shoulder specialist Archives | Mathew Mazoch, MD

Bone & Joint Clinic of Baton Rouge | Sports Medicine

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All Posts Tagged: shoulder specialist

Rotator Cuff Tear Repair Surgery

Overview of Rotator Cuff Tear Repair Surgery

The rotator cuff is a common source of pain in the shoulder. It refers to a group of four muscles and tendons that attach to the head of the humerus and stabilizes the shoulder as it moves in space. The most commonly affected tendon is the supraspinatus tendon.  Issues with the rotator cuff commonly cause problems with overhead activity, pain with sleeping on the shoulder, and moving the shoulder in certain motions.  If torn, the rotator cuff can cause progressive pain and disability in the shoulder.  Unfortunately, the rotator cuff has poor healing potential on its own and often requires surgical repair in many cases.

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The image shows a stylized view of the shoulder with a small anterior supraspinatus tear.

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Biceps Tear or Injury

Introduction to Biceps Tears or Injuries

The biceps muscle goes from the shoulder to the elbow on the front of the arm. Two separate tendons connect the upper part of the biceps muscle to the shoulder, the long head tendon and the short head tendon.  The long head of the biceps connects the biceps muscle to the top of the shoulder socket, the glenoid.  The long head of the biceps tendon runs within the bicipital groove.   The short head of the biceps connects on the corocoid process of the scapula.  The lower biceps tendon is called the distal biceps tendon and it attaches to the radial tuberosity in the forearm.  The biceps is most commonly injured at the long head and more rarely it can be injured at the distal biceps tendon.  Depending on where it is injured and the finding depends on how the injury needs to be treated.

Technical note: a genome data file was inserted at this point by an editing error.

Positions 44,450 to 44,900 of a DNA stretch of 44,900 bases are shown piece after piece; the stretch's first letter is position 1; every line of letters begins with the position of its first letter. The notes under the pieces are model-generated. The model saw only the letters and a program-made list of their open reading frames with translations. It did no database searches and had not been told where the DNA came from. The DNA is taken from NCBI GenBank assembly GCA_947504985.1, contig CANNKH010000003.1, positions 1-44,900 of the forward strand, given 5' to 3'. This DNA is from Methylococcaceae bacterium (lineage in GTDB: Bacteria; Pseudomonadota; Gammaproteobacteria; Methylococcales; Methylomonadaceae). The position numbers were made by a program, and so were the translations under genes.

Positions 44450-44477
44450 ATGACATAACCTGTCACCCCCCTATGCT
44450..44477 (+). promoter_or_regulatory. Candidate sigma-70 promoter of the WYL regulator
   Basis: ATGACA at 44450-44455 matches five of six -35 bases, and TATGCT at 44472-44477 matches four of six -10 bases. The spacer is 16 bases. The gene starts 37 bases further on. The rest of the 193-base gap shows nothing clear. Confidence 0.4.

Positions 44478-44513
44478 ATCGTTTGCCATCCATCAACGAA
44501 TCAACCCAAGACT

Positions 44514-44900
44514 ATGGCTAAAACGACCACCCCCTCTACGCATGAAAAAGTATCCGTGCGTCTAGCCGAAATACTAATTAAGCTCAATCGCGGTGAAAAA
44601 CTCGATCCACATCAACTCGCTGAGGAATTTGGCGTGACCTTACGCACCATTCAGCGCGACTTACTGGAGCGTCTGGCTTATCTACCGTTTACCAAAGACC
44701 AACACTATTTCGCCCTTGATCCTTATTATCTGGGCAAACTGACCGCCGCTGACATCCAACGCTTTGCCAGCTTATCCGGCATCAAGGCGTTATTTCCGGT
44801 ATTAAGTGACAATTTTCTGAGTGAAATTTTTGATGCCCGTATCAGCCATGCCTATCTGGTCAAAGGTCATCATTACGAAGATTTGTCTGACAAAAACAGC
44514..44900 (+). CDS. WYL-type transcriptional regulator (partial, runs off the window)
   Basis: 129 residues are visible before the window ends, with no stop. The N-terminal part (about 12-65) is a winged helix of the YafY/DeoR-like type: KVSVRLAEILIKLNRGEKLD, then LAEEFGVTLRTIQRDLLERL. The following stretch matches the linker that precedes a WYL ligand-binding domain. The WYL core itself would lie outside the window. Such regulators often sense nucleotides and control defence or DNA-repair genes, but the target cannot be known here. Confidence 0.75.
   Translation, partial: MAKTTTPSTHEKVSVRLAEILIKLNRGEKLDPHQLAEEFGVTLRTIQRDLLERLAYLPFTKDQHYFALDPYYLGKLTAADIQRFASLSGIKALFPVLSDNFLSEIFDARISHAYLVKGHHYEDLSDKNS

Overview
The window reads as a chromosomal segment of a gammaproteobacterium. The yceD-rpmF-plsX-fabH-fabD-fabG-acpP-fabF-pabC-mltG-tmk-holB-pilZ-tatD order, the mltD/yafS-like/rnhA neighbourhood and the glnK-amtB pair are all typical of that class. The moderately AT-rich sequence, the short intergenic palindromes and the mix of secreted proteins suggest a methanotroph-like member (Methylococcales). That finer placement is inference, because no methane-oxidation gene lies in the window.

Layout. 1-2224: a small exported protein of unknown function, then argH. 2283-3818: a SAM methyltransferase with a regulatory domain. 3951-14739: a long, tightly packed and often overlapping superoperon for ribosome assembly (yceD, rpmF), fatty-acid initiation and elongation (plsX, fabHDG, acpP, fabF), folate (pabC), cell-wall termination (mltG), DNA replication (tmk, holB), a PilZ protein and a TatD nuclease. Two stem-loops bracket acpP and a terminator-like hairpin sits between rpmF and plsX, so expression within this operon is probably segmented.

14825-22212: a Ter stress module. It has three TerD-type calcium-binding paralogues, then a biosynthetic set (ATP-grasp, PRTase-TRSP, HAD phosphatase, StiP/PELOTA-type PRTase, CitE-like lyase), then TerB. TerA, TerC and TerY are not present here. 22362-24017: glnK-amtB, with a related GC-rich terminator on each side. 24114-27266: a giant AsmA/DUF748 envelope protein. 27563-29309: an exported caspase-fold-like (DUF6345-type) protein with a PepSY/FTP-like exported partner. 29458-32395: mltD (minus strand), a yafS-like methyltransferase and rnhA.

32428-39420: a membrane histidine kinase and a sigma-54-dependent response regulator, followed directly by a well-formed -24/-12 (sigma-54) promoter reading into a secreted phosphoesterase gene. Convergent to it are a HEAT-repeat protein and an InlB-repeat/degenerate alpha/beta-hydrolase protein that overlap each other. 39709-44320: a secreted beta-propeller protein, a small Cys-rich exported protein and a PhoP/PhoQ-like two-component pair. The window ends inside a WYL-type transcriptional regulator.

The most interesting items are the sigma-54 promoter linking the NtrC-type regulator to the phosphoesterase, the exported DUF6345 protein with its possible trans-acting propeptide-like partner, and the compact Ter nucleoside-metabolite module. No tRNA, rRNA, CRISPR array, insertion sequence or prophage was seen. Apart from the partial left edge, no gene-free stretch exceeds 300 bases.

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This diagram shows the basic anatomy of the biceps tendon in the arm.

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Shoulder Dislocation & Instability

Introduction to Shoulder Dislocation and Instability

The shoulder joint consists of the rounded top of the bone in the upper arm (humerus), which fits into the socket (glenoid) — the cup-shaped outer part of the shoulder blade.  When the top of the humerus moves out of its usual location in the shoulder joint, the shoulder is said to be dislocated.

Shoulder dislocations can occur after a traumatic event or can be atraumatic in people who are loose jointed.  In a dislocation event sometimes the structures around the shoulder can be damaged and can cause labral tears or rotator cuff tears.  Proper treatment is necessary to prevent recurrent instability of the shoulder joint which can cause continued dislocations and progressive damage if not treated appropriately.

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This image shows a normal shoulder relationship of the humerus to the glenoid as well as an anterior dislocation and a posterior dislocation.

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